Absent Friends - performed July 1991
By Alan Ayckbourn
Performed with the kind permission of Samuel French
Director - Alison Brett
Cast(in order of appearance)
Production TeamAlison Brett, Bruce Emeny, Maurice Barber, Kevan Porter, Jude Hussey, Jenny Rollings, Greg Garrad, Alan Laurie, Charles Padgham. Val Taylor, Chris Wheeler, Allison Trenerry, Gill Baxter, Patience Ling, Viv Wheatley, and other volunteers not mentioned.
The PlayColin must be comforted in his grief over the death of his fiancee so his friends, who never met the girl, arrange a tea party for him. Understandably they are on edge wondering what to say, but there is more to their unease: Diane and Paul, John and Evelyn, and Marge and her husband is perpetually out of circulation with trivial illnesses are all kept together by a mixture of business and cross marital emotional ties. By the time Colin arrives for tea, their tenseness contrasts dramatically with his air of cheerful relaxation. He is the only happy one among them and his happiness and insensitive analyses of their troubles causes each of them to break down.
ReviewsThe play is early Ayckbourn, written with a depth of understanding not always present in his later formulas. In this central idea, of old friends giving a tea-party to console one bereaved former member of their set, the situations are funnier but more poignant, the dialogue crisper and more penetrating, the inter-reactions more sharply and subtly defined.
New director Alison Brett handles the comedy aspect with confidence and insight and if the sadness that lies at the heart of the play is largely glossed over in favour of easy laughs, her relatively inexperienced cast are patently happier with the balance tilted in this direction. Pride of place in the acting honours clearly goes to Lesley Mercer whose domesticated Marge, is the most assured performance, and whose whole body language points up the character effortlessly. She also creates the left-at-home, accident-prone husband at the end of the telephone in almost tangible terms. Everyone else catches the essence of their character well enough without quite all the timing that would extend them to full-blown realisation. Tracy Amoss’s laconic, almost monosyllabic Evelyn has a nice line in surly ungraciousness. Debi Koval’s hurt, suspicious Diana builds to her hysteria with a blend of good manners under strain and betrayed wife under pressure. Charles Padgham’s glowering Paul suggests the trapped resentment of the guilty husband suitably. Altogether a useful learning experience for the society’s talented team of “youngsters” and one that the audience enjoyed a great deal.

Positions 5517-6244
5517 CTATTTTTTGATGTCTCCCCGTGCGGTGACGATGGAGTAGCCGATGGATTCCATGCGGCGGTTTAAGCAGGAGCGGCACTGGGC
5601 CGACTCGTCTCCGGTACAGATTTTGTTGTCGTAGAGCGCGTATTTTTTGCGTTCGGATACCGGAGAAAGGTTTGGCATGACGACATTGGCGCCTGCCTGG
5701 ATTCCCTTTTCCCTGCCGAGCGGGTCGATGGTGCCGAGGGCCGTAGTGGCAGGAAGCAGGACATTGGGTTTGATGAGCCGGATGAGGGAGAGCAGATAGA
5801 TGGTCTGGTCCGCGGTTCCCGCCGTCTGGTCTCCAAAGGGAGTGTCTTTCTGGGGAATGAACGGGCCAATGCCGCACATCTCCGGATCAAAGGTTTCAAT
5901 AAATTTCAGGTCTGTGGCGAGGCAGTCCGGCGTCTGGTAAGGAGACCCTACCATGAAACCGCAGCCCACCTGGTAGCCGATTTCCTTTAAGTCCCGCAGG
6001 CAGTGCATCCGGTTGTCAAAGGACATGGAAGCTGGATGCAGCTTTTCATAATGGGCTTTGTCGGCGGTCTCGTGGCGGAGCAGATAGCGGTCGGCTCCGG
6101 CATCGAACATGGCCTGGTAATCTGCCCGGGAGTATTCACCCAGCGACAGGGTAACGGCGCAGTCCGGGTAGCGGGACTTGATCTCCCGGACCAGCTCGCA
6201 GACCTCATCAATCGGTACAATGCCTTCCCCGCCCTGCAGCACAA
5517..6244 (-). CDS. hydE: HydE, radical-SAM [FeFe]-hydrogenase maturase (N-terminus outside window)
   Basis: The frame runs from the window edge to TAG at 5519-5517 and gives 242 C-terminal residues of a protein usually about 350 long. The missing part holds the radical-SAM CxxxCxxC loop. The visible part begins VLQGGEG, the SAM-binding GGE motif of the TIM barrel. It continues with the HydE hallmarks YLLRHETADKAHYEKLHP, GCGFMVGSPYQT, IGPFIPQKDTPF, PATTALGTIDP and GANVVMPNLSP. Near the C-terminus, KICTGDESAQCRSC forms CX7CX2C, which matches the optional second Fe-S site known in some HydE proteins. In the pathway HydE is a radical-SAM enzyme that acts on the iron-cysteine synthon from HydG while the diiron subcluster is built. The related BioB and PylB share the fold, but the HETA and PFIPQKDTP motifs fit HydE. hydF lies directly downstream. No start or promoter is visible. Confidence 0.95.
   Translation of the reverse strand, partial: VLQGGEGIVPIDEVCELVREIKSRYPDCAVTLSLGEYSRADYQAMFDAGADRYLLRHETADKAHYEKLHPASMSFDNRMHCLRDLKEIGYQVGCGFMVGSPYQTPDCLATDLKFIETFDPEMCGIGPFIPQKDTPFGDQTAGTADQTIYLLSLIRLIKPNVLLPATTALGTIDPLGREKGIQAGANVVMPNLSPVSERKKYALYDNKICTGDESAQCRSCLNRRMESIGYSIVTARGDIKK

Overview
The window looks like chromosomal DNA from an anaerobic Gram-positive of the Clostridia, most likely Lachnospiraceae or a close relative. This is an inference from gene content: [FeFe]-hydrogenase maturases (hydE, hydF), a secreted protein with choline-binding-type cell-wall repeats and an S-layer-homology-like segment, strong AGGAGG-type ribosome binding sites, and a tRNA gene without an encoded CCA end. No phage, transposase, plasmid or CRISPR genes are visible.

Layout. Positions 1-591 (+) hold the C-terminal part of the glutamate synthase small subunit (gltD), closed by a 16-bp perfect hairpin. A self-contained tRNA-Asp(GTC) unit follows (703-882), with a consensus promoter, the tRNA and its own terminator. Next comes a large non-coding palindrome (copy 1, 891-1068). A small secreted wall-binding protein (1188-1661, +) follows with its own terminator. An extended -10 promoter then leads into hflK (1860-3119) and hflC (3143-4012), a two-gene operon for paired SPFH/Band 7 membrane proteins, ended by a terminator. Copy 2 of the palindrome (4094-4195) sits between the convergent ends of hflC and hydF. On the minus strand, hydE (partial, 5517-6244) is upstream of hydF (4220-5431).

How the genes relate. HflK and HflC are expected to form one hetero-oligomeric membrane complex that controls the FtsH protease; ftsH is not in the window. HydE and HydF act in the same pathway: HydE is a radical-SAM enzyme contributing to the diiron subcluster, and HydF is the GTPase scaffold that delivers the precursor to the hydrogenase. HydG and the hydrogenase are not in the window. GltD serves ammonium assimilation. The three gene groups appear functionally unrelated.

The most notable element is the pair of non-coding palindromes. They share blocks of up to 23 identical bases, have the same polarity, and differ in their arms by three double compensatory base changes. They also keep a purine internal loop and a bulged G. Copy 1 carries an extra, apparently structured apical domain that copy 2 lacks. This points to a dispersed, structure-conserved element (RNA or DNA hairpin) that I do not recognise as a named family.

A triumph for young talent
FOR the last production of their current season, the Manningtree-based Manifest Theatre Group has chosen
Alan Ayckbourn’s Absent Friends.
This was yet another triumph for these talented amateurs and producer-director Alison Brett can be
justifiably proud of the result by the hard-working team both on and backstage.
It was particularly enjoyable for those who have followed the development of some of the group’s younger members,
this being the first time they have filled the cast, produced and directed.
Only six performers took part – three make and three female and it was definitely the women who shone the brightest.
The trio of Debi Koval, Lesley Mercer and Tracey Amoss were wonderful, the latter just stealing top spot.
Although having the least amount of dialogue, the eyes of the audience were always drawn towards Tracey’s
gum-chewing character, who was apparently disinterested in all around her, apart from magazines she studied throughout.
They were well supported by Charles Padgham, Chris Mead and Chris Mason.
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